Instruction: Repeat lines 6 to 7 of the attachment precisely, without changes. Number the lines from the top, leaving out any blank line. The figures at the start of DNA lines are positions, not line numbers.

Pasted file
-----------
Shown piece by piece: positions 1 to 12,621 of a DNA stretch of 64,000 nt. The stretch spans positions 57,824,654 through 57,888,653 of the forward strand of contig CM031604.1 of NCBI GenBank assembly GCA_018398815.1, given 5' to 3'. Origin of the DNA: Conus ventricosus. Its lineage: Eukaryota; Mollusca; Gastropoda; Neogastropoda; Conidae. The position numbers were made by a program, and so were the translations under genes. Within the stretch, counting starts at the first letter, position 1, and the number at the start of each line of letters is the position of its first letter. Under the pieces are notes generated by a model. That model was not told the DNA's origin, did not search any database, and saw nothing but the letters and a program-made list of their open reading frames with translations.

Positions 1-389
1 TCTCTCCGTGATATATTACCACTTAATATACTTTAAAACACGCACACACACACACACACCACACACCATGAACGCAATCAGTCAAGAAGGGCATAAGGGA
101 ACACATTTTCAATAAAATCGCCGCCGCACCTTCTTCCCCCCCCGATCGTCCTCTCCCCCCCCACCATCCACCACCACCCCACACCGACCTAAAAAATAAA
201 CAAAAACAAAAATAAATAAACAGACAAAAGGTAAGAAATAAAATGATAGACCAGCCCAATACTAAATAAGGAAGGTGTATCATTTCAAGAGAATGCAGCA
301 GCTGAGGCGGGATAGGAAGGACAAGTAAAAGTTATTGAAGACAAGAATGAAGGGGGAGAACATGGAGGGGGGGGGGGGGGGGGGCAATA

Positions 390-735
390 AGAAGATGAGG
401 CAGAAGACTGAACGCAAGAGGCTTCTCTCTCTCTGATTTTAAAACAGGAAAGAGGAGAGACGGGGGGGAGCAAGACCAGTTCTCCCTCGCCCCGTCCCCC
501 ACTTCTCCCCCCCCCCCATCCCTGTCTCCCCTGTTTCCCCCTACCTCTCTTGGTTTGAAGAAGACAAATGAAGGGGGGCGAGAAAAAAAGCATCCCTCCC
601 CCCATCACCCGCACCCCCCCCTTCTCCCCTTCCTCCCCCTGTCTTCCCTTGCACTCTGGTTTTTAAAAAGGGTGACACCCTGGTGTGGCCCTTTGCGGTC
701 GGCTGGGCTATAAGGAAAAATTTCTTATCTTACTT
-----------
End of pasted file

301 GCTGAGGCGGGATAGGAAGGACAAGTAAAAGTTATTGAAGACAAGAATGAAGGGGGAGAACATGGAGGGGGGGGGGGGGGGGGGCAATA

Positions 390-735